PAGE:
AWS Compute Blog

Category: AWS Lambda

Provisioned Concurrency ready

New for AWS Lambda – Predictable start-up times with Provisioned Concurrency

Since the launch of AWS Lambda five years ago, thousands of customers such as iRobot, Fender, and Expedia have experienced the benefits of the serverless operational model. Being able to spend less time on managing scaling and availability, builders are increasingly using serverless for more sophisticated workloads with more exacting latency requirements. As customers have […]

Read More

Using Amazon RDS Proxy with AWS Lambda

The AWS Serverless platform allows you to build applications that automatically scale in response to demand. During periods of high volume, Amazon API Gateway and AWS Lambda scale automatically in response to incoming load. Often developers must access data stored in relational databases from Lambda functions. But it can be challenging to ensure that your Lambda invocations do not overload your […]

Read More
AWS re:Invent

ICYMI: Serverless pre:Invent 2019

With Contributions from Chris Munns – Sr Manager – Developer Advocacy – AWS Serverless The last two weeks have been a frenzy of AWS service and feature launches, building up to AWS re:Invent 2019. As there has been a lot announced we thought we’d ship an ICYMI post summarizing the serverless service specific features that […]

Read More

Tracking the state of AWS Lambda functions

AWS Lambda functions often require resources from other AWS services in order to execute successfully, such as AWS Identity and Access Management (IAM) roles or Amazon Virtual Private Cloud (Amazon VPC) network interfaces. When you create or update a function, Lambda provisions the required resources on your behalf that enable your function to execute. In […]

Read More
Figure 5: Resource Automation using Serverless Scheduler - A deeper look A deeper dive in to Part 2, resource allcoation.

Decoupled Serverless Scheduler To Run HPC Applications At Scale on EC2

This post is written by Ludvig Nordstrom and Mark Duffield | on November 27, 2019 In this blog post, we dive in to a cloud native approach for running HPC applications at scale on EC2 Spot Instances, using a decoupled serverless scheduler. This architecture is ideal for many workloads in the HPC and EDA industries, and […]

Read More
Asynchronous Function Execution Result

Introducing AWS Lambda Destinations

Today we’re announcing AWS Lambda Destinations for asynchronous invocations. This is a feature that provides visibility into Lambda function invocations and routes the execution results to AWS services, simplifying event-driven applications and reducing code complexity. Asynchronous invocations When a function is invoked asynchronously, Lambda sends the event to an internal queue. A separate process reads […]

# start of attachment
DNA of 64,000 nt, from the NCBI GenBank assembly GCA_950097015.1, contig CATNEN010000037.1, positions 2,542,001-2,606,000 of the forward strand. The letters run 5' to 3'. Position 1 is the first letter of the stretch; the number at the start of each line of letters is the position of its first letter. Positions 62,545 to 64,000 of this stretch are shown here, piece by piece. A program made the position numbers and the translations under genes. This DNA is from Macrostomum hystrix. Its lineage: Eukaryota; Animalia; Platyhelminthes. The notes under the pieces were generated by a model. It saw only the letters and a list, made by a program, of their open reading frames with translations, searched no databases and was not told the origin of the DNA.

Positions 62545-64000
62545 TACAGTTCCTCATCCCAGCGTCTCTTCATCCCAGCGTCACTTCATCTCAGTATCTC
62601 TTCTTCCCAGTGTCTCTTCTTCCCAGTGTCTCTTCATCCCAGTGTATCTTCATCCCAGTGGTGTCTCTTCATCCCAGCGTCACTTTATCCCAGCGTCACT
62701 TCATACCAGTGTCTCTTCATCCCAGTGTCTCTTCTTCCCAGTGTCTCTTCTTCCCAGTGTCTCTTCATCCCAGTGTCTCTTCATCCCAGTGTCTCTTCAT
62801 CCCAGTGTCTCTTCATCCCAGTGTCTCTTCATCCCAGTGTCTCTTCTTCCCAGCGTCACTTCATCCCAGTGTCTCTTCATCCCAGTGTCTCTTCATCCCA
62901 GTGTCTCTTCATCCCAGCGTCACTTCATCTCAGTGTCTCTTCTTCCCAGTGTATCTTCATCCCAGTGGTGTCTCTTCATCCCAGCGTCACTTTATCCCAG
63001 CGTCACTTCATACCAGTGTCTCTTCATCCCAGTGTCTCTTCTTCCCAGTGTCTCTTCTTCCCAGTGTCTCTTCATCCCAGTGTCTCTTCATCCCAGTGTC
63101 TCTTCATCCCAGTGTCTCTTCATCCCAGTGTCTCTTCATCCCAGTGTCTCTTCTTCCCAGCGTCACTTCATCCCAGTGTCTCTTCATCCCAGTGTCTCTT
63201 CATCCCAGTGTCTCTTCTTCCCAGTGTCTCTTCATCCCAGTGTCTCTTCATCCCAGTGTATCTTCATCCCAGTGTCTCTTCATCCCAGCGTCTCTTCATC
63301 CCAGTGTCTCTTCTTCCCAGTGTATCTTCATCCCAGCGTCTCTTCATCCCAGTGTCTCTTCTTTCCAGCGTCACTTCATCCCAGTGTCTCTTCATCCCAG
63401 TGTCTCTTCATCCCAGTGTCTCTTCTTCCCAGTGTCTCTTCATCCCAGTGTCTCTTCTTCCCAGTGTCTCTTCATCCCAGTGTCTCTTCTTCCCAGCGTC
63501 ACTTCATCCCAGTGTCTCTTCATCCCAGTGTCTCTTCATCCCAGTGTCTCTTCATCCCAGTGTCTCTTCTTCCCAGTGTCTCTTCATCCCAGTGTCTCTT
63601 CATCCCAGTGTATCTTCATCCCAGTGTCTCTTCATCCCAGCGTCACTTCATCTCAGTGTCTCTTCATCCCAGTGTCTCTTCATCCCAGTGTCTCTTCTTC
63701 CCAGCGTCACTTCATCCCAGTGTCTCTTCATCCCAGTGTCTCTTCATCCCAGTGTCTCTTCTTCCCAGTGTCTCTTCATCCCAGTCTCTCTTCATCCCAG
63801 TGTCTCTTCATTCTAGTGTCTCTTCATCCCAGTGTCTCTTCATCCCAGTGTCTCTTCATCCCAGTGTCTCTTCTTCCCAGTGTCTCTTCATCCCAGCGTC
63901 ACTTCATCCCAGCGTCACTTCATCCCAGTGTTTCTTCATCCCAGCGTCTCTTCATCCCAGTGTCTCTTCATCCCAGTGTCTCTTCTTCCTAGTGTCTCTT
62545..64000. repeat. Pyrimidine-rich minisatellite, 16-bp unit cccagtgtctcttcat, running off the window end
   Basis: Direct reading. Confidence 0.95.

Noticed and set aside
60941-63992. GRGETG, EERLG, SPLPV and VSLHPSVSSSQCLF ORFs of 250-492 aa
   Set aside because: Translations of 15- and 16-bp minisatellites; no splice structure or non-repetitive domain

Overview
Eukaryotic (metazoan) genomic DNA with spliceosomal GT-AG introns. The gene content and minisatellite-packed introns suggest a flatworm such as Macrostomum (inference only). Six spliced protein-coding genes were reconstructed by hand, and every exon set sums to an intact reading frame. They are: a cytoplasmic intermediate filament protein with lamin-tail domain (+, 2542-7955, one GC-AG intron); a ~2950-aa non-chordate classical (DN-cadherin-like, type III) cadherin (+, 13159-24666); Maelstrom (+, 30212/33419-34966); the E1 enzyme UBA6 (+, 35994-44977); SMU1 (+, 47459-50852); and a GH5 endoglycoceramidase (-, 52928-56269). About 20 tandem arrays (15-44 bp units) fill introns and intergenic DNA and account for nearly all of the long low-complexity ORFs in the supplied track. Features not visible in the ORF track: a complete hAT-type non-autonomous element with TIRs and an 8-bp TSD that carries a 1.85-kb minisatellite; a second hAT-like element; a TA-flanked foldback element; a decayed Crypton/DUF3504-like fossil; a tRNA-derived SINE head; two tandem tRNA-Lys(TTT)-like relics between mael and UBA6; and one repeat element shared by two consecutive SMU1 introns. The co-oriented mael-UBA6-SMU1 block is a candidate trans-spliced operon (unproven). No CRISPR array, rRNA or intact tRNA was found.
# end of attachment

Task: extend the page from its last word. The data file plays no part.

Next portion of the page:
Read More
Default asynchronous invocation retry logs

New AWS Lambda controls for stream processing and asynchronous invocations

Today AWS Lambda is introducing new controls for asynchronous and stream processing invocations. These new features allow you to customize responses to Lambda function errors and build more resilient event-driven and stream-processing applications. Stream processing function invocations When processing data from event sources such as Amazon Kinesis Data Streams, and Amazon DynamoDB Streams, Lambda reads […]

Read More
Configuring the Parallelization Factor from the AWS Lambda console.

New AWS Lambda scaling controls for Kinesis and DynamoDB event sources

AWS Lambda is introducing a new scaling parameter for Amazon Kinesis Data Streams and Amazon DynamoDB Streams event sources. Parallelization Factor can be set to increase concurrent Lambda invocations for each shard, which by default is 1. This allows for faster stream processing without the need to over-scale the number of shards, while still guaranteeing […]

Read More
SQS FIFO example #2

New for AWS Lambda – SQS FIFO as an event source

AWS Lambda first announced support for Amazon SQS standard queues as an event source in April 2018. This allows builders to develop serverless applications using queues to directly invoke Lambda functions. Today, we have expanded this feature to include SQS FIFO queues. This makes it easier to create serverless applications using queues where the order […]

Read More

Java 11 runtime now available in AWS Lambda

We are excited to announce that you can now develop your AWS Lambda functions using the Java 11 runtime. Start using this runtime today by specifying a runtime parameter value of java11 when creating or updating your Lambda functions. The Java 11 runtime does not introduce any changes in Lambda’s programming model, such as handler […]

Read More